Billy’s Bucket by Kes Gray


This is the story of Billy. All Billy wants for his birthday is an ordinary, yellow bucket.
When he receives the bucket, he immediately fills it with water and describes amazing under the sea events and creatures to his disbelieving parents (including a stingray, a clown fish and a shoal of barracuda, to name a few!).
Billy warns his parents repeatedly to “never, ever borrow his bucket”. When Dad does borrow it (to clean the car), he’s shocked to find a blue whale stranded on his bonnet after throwing the contents of the bucket over his car!


This story is engaging for all children. It promotes imagination and play using simple artefacts.
The vocabulary is well suited to KS1, providing some challenging words alongside many familiar key words, which allows for independent reading. The style in which it is written, provides children with speech that is easily animated and is a great way to engage children with using expression in story telling.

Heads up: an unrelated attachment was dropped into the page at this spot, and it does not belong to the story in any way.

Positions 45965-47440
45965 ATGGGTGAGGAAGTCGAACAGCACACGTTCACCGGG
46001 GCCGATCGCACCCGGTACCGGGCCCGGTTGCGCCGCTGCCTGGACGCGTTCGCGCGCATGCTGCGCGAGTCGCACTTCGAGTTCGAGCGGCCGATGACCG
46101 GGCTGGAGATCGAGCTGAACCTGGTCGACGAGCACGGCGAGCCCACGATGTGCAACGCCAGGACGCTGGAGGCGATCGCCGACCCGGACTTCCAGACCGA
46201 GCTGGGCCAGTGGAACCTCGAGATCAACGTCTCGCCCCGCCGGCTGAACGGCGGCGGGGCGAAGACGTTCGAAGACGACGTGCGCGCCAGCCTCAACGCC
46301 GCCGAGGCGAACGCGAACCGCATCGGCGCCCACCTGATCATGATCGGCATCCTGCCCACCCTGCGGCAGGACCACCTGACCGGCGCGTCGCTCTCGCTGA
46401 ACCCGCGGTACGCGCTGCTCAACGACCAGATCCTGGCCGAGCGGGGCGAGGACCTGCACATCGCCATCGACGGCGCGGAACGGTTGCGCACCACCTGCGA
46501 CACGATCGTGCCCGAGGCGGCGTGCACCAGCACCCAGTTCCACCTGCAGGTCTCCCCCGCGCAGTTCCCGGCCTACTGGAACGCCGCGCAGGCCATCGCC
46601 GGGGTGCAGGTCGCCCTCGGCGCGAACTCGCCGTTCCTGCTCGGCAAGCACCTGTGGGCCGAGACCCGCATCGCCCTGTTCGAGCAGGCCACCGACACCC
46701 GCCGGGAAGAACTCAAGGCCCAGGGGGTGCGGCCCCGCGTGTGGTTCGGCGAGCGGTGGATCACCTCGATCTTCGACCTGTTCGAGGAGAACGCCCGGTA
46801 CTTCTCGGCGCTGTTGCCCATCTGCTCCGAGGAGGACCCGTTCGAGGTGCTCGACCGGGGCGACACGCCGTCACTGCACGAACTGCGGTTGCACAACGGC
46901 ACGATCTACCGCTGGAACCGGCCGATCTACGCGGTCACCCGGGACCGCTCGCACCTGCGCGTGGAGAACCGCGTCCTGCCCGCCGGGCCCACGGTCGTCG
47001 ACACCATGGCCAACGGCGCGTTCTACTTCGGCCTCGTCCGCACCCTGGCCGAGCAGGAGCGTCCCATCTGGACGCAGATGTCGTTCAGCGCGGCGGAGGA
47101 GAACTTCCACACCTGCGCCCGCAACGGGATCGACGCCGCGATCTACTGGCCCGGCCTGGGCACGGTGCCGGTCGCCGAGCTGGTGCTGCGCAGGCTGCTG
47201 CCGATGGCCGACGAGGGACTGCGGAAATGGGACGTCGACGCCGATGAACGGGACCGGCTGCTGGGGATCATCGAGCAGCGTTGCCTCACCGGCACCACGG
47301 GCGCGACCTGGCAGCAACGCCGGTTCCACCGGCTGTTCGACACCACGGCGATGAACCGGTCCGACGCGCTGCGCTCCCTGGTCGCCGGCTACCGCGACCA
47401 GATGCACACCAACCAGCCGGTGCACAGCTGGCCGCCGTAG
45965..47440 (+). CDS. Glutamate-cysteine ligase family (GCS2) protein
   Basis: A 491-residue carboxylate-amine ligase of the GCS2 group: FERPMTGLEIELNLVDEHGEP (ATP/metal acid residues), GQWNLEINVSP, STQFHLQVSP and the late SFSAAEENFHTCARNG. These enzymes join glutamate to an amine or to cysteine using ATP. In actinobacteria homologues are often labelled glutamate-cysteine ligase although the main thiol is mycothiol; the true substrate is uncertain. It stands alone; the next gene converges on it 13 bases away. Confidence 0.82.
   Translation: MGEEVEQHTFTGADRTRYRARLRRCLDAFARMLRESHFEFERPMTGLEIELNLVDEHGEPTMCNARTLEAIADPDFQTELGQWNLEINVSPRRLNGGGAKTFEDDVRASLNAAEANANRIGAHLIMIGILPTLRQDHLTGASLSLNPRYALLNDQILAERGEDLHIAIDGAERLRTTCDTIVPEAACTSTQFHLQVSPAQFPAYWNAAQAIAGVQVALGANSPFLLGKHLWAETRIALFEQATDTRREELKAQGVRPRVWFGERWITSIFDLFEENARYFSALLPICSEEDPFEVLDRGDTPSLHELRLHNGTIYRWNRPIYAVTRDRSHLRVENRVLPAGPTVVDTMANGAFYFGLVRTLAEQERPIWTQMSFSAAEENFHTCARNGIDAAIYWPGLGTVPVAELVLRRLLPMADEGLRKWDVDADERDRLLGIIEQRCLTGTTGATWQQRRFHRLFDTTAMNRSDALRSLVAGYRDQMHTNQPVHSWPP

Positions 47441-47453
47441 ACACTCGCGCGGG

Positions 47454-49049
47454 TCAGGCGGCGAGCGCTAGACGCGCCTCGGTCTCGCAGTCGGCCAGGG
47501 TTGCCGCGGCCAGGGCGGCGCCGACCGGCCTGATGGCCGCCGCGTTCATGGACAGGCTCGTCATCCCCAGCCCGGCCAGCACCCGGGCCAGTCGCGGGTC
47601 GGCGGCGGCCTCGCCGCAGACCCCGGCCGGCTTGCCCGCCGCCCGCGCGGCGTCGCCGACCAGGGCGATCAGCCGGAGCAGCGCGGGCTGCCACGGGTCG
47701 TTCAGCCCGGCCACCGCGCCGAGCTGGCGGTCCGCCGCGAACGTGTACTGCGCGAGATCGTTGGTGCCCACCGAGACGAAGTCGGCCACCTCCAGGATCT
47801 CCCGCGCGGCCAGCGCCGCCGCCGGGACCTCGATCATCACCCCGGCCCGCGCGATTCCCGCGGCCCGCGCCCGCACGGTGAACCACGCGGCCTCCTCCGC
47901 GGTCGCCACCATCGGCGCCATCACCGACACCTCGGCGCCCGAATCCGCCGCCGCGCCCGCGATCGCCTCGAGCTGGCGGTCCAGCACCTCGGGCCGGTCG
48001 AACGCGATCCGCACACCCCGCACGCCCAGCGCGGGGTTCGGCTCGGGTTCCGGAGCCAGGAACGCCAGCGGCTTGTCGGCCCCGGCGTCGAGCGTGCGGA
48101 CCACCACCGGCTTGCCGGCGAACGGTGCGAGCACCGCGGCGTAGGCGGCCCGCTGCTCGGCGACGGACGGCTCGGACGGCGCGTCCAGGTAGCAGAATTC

The pictures are exciting and complement the story well.

Year 1 children in particular enjoyed the repetition warning the parents not to borrow the bucket!

Inspiration for activities

1) Children to think of questions to ask Billy, then use role-play to pretend to be Billy and answer the questions!

Why do you want a bucket?

What do you want to do with the bucket?

Why is the bucket important to you?

Do buckets make good toys?

Why is a bucket a brilliant toy?

Wow-bucketWhat makes something a toy?

Should we always share?

Should we take things without asking?

Is imagination important?

2) Discuss what could be inside Billy’s Bucket? Explain to the children this is a setting, a place where things happen. E.g. In Red Riding Hood the setting is a wood, in Finding Nemo the setting is the sea, in Fireman Sam the setting is Pontepandy…

Show the children a picture of what is inside your bucket (e.g a desert island, full of colourful birds, a spooky forest full of strange creatures). Any setting will work!

Ask the children to think about what would they see inside their bucket and have a discussion by passing around an empty bucket and the children can describe what they can see!

3) A link to Kes Gray reading the story

NOTE: This is an extremely popular children’s book among teachers. There are many teaching resources available free of charge online!

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